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2011 MAC Preview - West Lookaheads
Western Michigan WR Jordan White
Western Michigan WR Jordan White
CollegeFootballNews.com
Posted Aug 9, 2011


Preview 2011 - CFN MAC West Team-By-Team Quick Looks and Predicted Finish



MAC West Predicted Finish

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EAST
- 2011 Akron Preview | 2011 Bowling Green Preview
- 2011 Buffalo Preview | 2011 Kent State Preview
- 2011 Miami Univ. Preview | 2011 Ohio Preview
- 2011 Temple Preview

WEST
- 2011 Ball State Preview | 2011 Central Michigan Preview
- 2011 Eastern Michigan Preview | 2011 Northern Illinois Preview
- 2011 Toledo Preview | 2011 Western Michigan Preview
 
- 2011 MAC Preview | 2011 MAC Unit Rankings
- 2011 CFN All-MAC Team & Top 30 Players | 2011 MAC Schedules & Picks
- 2011 CFN All-MAC West Team & Top 30 Players
- 2011 MAC East Team By Team Looks & Predicted Finish | 2011 MAC Thoughts
- 2011 MAC West Team By Team Looks & Predicted Finish | 2010 MAC Preview

1. Toledo

Offense: The overall numbers were solid, but they weren’t as good as they should’ve been and the season was too inconsistent. Now there’s no excuse to not be better with two excellent quarterback options in Austin Dantin and Terrance Owens, Adonis Thomas leading a good running game, and with Eric Page one of the nation’s best receivers. Throw in two four-year starters at tackle, and decent prospects all across the board, and the pieces are there. Finding a No. 2 receiver next to Page is a must, and Zac Kerin has to shine at center, but this should be an occasionally devastating attack.

Defense: The defense that was so abysmal two seasons ago played around with a few changes and counted on a few new starters to make a difference, and it all worked well as the Rockets went from miserable to respectable. The pass rush was strong and the secondary was good, but the biggest key was the ability to take the ball away with 20 interceptions and 14 fumble recoveries. The line should be terrific at getting into the backfield from all four spots, and the linebacking corps, while smallish, can hit thanks to Dan Molls and Isaiah Ballard, two of the MAC’s most active defenders. The secondary is loaded with options and should be terrific at coming up with picks as long as T.J. Fatinikun and the front four are hitting the quarterback again on a regular basis.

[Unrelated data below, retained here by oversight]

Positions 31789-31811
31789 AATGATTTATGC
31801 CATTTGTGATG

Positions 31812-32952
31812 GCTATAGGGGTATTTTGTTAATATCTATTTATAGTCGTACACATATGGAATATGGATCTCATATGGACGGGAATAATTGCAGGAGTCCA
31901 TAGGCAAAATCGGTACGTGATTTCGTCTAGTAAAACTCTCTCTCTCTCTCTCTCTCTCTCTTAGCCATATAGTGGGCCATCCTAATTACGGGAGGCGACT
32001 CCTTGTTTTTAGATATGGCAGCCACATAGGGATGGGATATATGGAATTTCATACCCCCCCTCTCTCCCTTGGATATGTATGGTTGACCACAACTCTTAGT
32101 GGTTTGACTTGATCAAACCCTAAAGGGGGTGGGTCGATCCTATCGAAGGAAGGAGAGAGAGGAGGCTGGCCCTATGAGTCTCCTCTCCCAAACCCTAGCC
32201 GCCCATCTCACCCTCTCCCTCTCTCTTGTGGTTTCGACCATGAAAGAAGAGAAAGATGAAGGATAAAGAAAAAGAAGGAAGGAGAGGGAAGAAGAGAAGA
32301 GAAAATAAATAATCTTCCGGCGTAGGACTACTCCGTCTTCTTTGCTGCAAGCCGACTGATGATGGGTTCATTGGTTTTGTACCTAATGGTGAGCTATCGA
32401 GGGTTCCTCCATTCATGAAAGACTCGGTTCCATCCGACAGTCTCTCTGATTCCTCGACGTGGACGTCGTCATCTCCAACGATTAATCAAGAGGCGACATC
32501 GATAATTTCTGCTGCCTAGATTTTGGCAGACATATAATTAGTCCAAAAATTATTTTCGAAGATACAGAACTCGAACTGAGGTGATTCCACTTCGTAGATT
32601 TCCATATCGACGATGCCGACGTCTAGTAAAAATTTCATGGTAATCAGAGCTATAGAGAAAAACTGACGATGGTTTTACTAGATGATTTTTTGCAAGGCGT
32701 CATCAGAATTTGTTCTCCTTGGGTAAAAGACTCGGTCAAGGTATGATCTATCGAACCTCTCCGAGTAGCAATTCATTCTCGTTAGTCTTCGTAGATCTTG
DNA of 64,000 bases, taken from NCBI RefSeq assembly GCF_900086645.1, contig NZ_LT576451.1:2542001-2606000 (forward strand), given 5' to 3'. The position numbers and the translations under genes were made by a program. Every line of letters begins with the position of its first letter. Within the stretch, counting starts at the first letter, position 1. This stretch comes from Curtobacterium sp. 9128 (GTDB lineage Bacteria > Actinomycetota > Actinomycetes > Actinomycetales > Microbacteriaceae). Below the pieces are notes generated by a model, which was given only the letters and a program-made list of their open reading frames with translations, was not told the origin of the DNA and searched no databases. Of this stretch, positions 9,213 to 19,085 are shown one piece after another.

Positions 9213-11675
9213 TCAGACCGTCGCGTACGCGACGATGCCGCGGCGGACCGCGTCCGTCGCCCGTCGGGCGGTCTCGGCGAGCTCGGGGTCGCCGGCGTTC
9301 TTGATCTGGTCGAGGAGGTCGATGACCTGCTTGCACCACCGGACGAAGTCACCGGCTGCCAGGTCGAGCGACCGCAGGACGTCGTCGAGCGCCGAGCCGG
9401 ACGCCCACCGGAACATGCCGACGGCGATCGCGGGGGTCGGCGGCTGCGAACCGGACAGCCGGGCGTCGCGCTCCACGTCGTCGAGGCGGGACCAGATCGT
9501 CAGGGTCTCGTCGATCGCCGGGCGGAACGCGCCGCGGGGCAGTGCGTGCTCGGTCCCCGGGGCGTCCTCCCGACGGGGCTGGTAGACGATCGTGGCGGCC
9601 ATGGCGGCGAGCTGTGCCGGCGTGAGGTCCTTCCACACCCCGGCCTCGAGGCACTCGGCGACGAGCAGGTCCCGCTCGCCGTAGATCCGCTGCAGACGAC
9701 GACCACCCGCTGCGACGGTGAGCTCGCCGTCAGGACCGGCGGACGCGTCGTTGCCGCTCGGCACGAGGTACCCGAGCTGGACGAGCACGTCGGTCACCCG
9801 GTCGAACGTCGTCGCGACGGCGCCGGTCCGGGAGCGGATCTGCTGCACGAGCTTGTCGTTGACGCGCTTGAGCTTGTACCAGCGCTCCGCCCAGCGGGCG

2. Western Michigan

Offense: After a major disappointment of a 2009 season, the WMU attack got back to form thanks to the development of Alex Carder, a great-looking junior bomber who threw for 3,334 yards. The return of receiver Jordan White for a sixth year gives Carder a star target to work with, but the rest of the veteran corps is good enough to spread the ball around to. The running backs fit the system with quickness and athleticism, and there should be a good rotation of five runners looking to hit the home run. The line isn’t anything special and needs to figure out the starting three in the interior, but Dann O’Neill is a great right tackle and Anthony Parker is a big veteran who can work inside or out.

Defense: The defense finally stepped up and produced as expected with defensive coordinator Dave Cohen taking over the job and getting far more out of a group that always had the athleticism, but struggled to put it all together. The defensive front wasn’t a rock against the run on a regular basis, but it was far better at getting into the backfield and generating pressure on the quarterback. Now the line should be phenomenal with all four starters back and plenty of depth to form a good rotation. Mitch Zajac is a tough veteran middle linebacker who’ll have everything funneled his was in the 4-2-5 alignment, and the secondary is loaded with speed and quickness with the ability to clean up everything the front six doesn’t take care of. Young corners Lewis Toler and Garrett Smith should become one of the best tandems in the MAC over the next few years.